Sleek, modern, space-age, intricate, architectural, political, satirical, and comic – all descriptions of the array of modern-art jewelry selected by the Museum of Arts and Design exhibition, 45 Stories in Jewelry: 1947 to Now, on display on the second floor.
The second-floor space features a tour through modern-art jewelry’s evolution from a craft pioneered by studio artists like Art Scott and Alexander Calder to its current status as a respected and valued sector of today’s international art market.
MAD has shown art jewelry since it was founded in 1956, and its full collection now numbers 930 pieces. After redesigning its art jewelry exhibition area, MAD decided to mount a show to honor the extraordinary scope of its collection and place selected artworks into the broader context of art history.
Two rings of white cases offer visitors opportunities to peer into each story, see a spectacular or provocative piece, and read about its designer and context.
In every visit to this show, we saw jewelry lovers fully engaged, pouring over every detail of the craftsmanship.
The first case that drew our attention was a Constructivist pin by Margaret De Patta, a passionate California artist became immersed in modernism through her New York art studies in the Twenties, but really hit her stride in the Forties after training with Moholy-Nagy in Chicago. (This spectacular pin is prominently depicted on the museum’s timeline of modern art jewelry.)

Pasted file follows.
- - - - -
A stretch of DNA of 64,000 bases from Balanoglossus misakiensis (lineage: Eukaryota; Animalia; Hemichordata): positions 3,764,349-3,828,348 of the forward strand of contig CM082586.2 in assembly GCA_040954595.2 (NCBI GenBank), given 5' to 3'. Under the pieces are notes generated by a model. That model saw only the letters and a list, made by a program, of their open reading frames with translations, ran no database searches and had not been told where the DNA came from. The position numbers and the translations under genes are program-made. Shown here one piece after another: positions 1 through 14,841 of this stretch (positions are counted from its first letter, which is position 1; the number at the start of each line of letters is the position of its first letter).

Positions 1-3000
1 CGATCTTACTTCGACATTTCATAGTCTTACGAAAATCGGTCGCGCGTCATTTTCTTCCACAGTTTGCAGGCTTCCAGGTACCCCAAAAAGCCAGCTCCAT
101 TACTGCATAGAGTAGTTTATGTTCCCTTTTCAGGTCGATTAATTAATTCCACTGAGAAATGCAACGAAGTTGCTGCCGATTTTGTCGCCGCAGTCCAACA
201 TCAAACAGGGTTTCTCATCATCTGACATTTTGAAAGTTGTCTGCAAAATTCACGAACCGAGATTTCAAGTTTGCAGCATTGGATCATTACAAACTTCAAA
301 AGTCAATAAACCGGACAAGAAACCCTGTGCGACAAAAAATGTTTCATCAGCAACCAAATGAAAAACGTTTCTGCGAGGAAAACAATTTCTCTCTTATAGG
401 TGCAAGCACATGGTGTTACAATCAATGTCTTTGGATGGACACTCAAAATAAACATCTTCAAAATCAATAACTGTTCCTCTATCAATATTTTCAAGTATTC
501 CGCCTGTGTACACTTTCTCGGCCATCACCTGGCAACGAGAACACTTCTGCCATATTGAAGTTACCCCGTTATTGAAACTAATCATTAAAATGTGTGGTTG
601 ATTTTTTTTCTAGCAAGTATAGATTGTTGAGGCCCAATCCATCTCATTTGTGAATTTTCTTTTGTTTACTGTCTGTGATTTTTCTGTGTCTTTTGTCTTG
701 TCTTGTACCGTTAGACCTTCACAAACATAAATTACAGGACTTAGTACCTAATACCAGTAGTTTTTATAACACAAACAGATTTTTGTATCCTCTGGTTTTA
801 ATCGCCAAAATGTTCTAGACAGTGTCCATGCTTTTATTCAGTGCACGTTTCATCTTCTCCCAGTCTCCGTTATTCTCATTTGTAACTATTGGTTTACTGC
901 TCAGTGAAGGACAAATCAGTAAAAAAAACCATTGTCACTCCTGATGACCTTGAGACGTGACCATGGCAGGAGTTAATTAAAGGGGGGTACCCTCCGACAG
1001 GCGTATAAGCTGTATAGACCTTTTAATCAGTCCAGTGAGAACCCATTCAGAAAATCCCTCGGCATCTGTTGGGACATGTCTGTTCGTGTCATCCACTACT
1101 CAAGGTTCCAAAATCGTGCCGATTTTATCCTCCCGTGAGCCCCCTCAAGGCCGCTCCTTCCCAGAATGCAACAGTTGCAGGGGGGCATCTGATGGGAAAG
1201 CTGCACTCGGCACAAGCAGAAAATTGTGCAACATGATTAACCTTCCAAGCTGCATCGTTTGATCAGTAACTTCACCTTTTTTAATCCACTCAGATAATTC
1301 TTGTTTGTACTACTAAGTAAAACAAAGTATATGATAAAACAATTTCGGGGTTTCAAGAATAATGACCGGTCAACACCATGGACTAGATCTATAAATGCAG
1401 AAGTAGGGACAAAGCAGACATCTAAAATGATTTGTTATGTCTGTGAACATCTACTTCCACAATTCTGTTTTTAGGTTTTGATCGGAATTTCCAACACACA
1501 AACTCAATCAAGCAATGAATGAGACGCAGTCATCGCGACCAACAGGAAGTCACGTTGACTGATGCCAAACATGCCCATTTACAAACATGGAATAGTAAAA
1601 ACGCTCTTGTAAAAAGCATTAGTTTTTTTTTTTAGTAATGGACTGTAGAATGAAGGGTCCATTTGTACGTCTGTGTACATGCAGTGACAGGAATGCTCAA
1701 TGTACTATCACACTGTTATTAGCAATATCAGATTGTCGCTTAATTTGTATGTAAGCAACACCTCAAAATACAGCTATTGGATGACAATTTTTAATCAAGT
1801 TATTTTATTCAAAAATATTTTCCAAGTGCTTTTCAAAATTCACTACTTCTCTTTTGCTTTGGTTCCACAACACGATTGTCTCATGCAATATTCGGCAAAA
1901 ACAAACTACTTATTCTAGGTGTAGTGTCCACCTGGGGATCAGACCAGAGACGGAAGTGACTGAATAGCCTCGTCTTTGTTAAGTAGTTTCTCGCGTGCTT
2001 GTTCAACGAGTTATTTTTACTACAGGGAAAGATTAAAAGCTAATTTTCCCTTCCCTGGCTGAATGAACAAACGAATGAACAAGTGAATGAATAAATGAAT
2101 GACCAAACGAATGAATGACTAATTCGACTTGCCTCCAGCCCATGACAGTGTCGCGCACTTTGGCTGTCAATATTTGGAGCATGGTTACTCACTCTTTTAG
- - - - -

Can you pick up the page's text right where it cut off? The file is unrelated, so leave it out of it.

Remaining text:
The museum highlights the stories of Forties artists working in studios, like Art Scott, who created body-conscious pieces for the jazz artists and modern dance innovators who visited his Greenwich Village studio.
Another early innovator honored in the exhibition is John Paul Miller, who created stunning gold pieces using ancient, forgotten techniques discovered in his archeological research.
Stories from the Fifties show how an entire generation of American designers was influenced by Danish design, particularly the sleek work of master silversmith Henning Koppel, whose work was featured internationally through the Georg Jensen brand.
Art works from the Sixties include the way-out sterling body ornament by Arlene Fisch, space-age jewelry by Danish designers Gijs Bakker and Emmy van Leersum, and modernist Hopi jewelry design Charles Laloma, a ground-breaking Native American artist.
Stories in the exhibition from subsequent decades show how designers used their work to tell stories, make clever social comments, turn recycled materials into wearable art, display technical virtuosity, make magic, and create conceptual wonders.
The timeline in the exhibition details how art jewelry grew in popularity, entered museum collections, and began being shown at international art fairs.
Take a look at some of our favorites in the exhibition in our Flickr album and be sure to visit MAD in person.
Meet the 45 Stories committee members, who selected which works in MAD’s collection that embody key developments in the evolution of the art form: